ERIC Identifier: ED446368
Publication Date: 2000-11-00
Author: Goorian, Brad
Source: ERIC Clearinghouse on
Educational Management Eugene OR.
Alternative Teacher Compensation. ERIC Digest Number 142.
Teacher compensation is gaining renewed attention in state legislatures and
school district offices as policymakers seek to attract and retain qualified
individuals to teaching and also explore creative ways to promote higher
educational and professional standards.
This Digest examines various alternative methods of teacher compensation
currently proposed or in practice in school districts around the country.
WHAT IS THE CURRENT STANDARD FOR TEACHER COMPENSATION?
single salary schedule, which pays individual teachers on the basis of their
years of experience and educational units or degrees, has been in place
nationwide for at least 50 years (Odden 2000). Attempts to unseat the single
salary schedule have largely foundered.
The 1980s saw significant experimentation with merit-pay and career-ladder
systems, which rewarded teachers financially based on performance reviews and
their willingness to take on extra responsibilities. The seemingly subjective
nature of administrator-led reviews created resentment among teachers and their
unions and was "at odds with the team-based, collegial nature of
well-functioning schools" (Odden). Odden asserts that virtually none of the
merit-pay systems enacted prior to the 1990s survives today.
WHY CHANGE THE SINGLE SALARY SCHEDULE?
resilience, the single salary schedule "seems to be always under attack" (Odden). Although predictable and fair, the current system, say its critics,
rewards mediocrity by valuing seat time over teaching skill. A tight labor
market, greater scrutiny from state legislatures, and new laws in some states
that encourage or even require changes in teacher compensation are among the
factors currently pressuring schools to raise salaries.
Demographically, the need for new teachers is rising to an epic level. The
U.S. Department of Education estimates that the nation will need more than a
million new teachers by 2010, nearly half the current work force of 2.6 million
in elementary and secondary schools. An estimated 50 percent of new teachers
leave the profession within five years, many of them citing money and
professional dissatisfaction as key reasons.
At the same time, policymakers seem unwilling to allocate more money to
schools without ensuring a return on their investment. Linking teacher pay to
student test scores, for example, is unpopular with many teachers and their
unions but may be imposed on school districts by legislators or district
WHAT ALTERNATIVES EXIST TO THE SINGLE SALARY
There are four main types of alternative compensation systems in
use today: (1) pay for performance, (2) knowledge- and skills-based pay systems,
(3) school-based performance award programs, and (4) compensation for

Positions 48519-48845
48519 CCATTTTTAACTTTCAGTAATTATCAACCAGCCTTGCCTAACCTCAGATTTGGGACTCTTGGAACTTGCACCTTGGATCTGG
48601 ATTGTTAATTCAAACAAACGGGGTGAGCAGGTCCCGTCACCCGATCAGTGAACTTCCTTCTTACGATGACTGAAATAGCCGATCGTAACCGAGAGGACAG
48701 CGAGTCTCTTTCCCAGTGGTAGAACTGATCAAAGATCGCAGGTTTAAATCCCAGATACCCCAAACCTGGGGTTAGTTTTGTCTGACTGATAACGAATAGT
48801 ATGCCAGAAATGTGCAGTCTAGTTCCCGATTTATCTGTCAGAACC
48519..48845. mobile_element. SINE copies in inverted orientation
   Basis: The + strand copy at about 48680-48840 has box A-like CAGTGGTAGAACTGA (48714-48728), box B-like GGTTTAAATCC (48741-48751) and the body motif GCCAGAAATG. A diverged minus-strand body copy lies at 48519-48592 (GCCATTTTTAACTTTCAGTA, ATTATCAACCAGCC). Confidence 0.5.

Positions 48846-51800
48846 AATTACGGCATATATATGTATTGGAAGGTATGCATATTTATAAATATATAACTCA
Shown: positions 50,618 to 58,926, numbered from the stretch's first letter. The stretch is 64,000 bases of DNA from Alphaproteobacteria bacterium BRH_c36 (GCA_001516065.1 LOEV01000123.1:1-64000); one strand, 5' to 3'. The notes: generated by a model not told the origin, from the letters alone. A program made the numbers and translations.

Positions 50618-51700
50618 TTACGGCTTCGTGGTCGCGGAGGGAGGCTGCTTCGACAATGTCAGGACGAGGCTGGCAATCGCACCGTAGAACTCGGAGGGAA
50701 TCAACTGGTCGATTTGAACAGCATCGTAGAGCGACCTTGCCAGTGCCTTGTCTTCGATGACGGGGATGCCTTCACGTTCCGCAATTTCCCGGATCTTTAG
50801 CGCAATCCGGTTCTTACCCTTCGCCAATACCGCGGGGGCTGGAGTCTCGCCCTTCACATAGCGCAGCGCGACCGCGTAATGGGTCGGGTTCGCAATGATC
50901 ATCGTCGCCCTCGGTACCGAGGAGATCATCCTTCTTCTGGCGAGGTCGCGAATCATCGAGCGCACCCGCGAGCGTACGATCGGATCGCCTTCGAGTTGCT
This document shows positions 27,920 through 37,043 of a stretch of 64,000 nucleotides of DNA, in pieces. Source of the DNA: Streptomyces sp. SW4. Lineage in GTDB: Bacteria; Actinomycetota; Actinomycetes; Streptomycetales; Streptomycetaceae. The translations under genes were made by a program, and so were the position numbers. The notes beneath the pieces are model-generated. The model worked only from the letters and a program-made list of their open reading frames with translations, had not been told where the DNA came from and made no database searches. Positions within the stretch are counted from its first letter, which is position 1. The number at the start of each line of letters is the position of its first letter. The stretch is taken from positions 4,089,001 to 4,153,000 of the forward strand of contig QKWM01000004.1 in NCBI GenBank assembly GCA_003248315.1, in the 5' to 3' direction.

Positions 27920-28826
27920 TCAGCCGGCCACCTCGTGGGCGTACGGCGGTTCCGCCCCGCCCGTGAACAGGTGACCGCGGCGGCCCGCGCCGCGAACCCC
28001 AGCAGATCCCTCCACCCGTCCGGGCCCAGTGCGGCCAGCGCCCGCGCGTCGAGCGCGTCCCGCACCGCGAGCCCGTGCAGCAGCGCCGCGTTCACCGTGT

certification with the National Board for Professional Teaching Standards
Pay for performance. This concept generally links teacher pay to certain
performance benchmarks, notably student test scores. School districts in
Colorado, Minnesota, Indiana, and other states are experimenting with some form
of pay for performance linked to student test scores (Urbanski and Erskine
2000). This concept, like merit-pay systems of the past, is troubling to many
teachers who worry that pay will be linked to subjective factors outside their
control. The National Education Association recently rejected a resolution that
would have accepted pay for performance provided the systems were "clearly
stated," "subject to objective measurement," and did not use student test scores
to determine salaries (Archer, July 12, 2000).
One alternative school in Los Angeles ties dollar amounts to teachers'
demonstrated skill in lesson planning, literacy instruction, and the use of
technology. An administrator and a peer teacher conduct assessments four times a
year, rating the skills of those being evaluated. The teachers also rate
themselves, and their scores account for one-third of the total score.
Systems based on knowledge and skill. Some states, such as Ohio and Colorado,
are incorporating relatively new assessment tools produced by the Educational
Testing Service (ETS) and the Council of Chief State School Officers (CCSSO)
into their compensation systems. These tools, known as Praxis and INTASC
assessments, assess and test teachers' core content knowledge as well as
clinical teaching practices and pedagogy. Performance on these assessments is
one factor in earning increased pay, though both the Denver and Cincinnati plans
allow teachers to demonstrate acquisition of new knowledge and skills through
portfolios of their class-work and professional-development activities.
The Consortium for Policy Research in Education (CPRE) stresses that
knowledge- and skills-based compensation systems can and should reward teachers
for acquiring whatever skills a school needs. Thus, a plan could encourage and
reward teachers who learn skills such as budgeting and curriculum planning,
which might allow talented individuals to both teach and perform administrative
duties, instead of leaving teaching altogether for better-paying administrative
Systems based on school performance. School-based-performance award (SBPA)
programs generally tie financial bonuses to specific goals and benchmarks, such
as improving test scores in core subjects and reducing absenteeism and dropout
rates. Some school districts restrict the funds to school-improvement projects,
whereas others give bonuses directly to staff with no restrictions. In the
Charlotte-Mecklenburg district, schools set annual improvement goals based on
student achievement on standardized tests. The district grants staff
unrestricted cash bonuses for meeting their goals.
Maryland's program assesses student attendance and performance on two
standardized tests. Maryland's Department of Education awards cash bonuses to
schools but not to staff for meeting targeted goals. The Department also
releases report cards on state and district progress toward meeting standards,
thus creating incentives in the form of public approval and support or public
The CPRE believes that current SBPA programs do a good job of focusing